Thursday, October 21, 2010

They're Baaaack......

In response to the drastic stock market decline in 2008, Congress (as part of the Worker, Retiree, and Employer Recovery Act of 2008) suspended required minimum distributions (RMDs) from IRAs and defined contribution employer plans for the 2009 calendar year.  As a result, individuals could avoid having to deplete retirement assets while the value of those assets was suddenly depressed.  But RMDs are back as of January 1, 2010.  If you’re out of practice – or making a required distribution from your IRA for the first time – here’s what you need to know:

When Do RMDs Have To Be Taken?
According to IRS regulations, people aged 70 ½ and older must take their distributions by December 31 of each year, or when they separate from the employer sponsoring their retirement plan, whichever is later.  There is one exception – if you turned 70 ½ in 2010 (and you are retired) you can wait until April 1, 2011 to take your first RMD.  It is important to note, though, that the RMD taken is for the 2010 calendar year – you will still have to take the RMD for 2011 by December 31, 2011, thus creating two distributions for 2011.

How Much Do You Have To Take?
Distributions are calculated by IRS rules, so you have to adhere to a very specific formula.  Your 2010 distribution will be based on your retirement account’s value on December 31, 2009 and one of three IRS tables found in Appendix C of IRS Publication 590.  Essentially, you are dividing your IRA balance by what the IRS has determined your life expectancy to be, depending on which table you are using.    If an individual has several IRAs, they can generally add the balances together and take the required distribution from just one account.  This is not true for 401(k) and 403(b) plans.  If an individual has money in several plans from previous employers, distributions must be taken from each plan – a good reason to combine them into a single IRA.  If you are unsure which table applies to your situation please contact your tax professional or MTR Financial Services for guidance.  It is important to remember that these calculations only determine your required distribution – you can always take more than the required distribution if you wish.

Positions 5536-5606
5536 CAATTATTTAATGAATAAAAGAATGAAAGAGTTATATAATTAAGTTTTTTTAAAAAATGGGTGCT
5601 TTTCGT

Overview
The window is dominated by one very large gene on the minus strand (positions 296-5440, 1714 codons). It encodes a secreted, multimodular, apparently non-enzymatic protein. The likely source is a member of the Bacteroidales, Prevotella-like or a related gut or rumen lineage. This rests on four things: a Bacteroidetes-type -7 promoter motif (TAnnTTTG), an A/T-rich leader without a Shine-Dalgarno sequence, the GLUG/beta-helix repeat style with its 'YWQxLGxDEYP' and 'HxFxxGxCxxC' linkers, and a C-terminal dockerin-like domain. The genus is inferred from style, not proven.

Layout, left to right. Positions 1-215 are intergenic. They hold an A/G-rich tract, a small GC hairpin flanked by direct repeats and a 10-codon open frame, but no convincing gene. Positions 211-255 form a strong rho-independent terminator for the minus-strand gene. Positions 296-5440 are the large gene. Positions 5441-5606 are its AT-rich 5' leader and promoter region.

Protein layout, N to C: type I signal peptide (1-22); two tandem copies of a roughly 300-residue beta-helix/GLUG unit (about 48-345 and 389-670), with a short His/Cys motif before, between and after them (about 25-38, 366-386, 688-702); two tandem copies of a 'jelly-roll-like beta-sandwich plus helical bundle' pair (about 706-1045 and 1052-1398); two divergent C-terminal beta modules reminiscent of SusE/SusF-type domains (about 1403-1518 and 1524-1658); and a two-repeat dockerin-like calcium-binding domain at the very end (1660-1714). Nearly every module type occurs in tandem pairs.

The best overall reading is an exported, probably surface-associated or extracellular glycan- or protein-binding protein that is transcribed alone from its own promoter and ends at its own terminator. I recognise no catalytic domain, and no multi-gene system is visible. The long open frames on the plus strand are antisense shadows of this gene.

Consider The Taxation of Distributions
The money taken from your retirement account is taxed as ordinary income in the year taken because you received a tax deduction when you contributed to it.  With income tax rates widely expected to increase in 2011, the timing and amount of distributions you take need to be closely monitored.  If you did turn 70 ½ in 2010, it may make sense to take your first RMD in 2010 rather than deferring it to April 1 of next year.

Who Else Is Required To Take Distributions?
If you inherit an IRA (either a traditional or Roth) or employer-plan account from someone other than your spouse, you must begin taking RMDs over your life expectancy, starting with the year following the year of the account owner’s death.  (Spousal beneficiaries can simply roll the inherited account into their own IRA, and will not be required to take distributions until age 70 ½.)  Therefore, if you inherit an IRA from a parent, for example, and you are only 50 years old, you will be required to take annual distributions from that account each year for as long as you live.

Still Not Sure?
If you are still not sure if you have to make a required distribution by December 31, 2010 please consult your tax professional or MTR Financial Services for clarification.  The penalties for not taking the required minimum distribution, or any distribution at all, are severe.  You will be taxed 50% of the amount that you should have taken but did not.  That is a pretty stiff penalty that you will want to avoid!

Monday, October 4, 2010

Study on Lottery Players

A recent study conducted by Cornell University reports that lottery players who earn $13k per year spend an average of $1,100 of their income per year on tickets. They contribute 82% of all lottery revenue!  That is a very sad and scary statistic.  The lottery is simply a tax on the poor, in my opinion.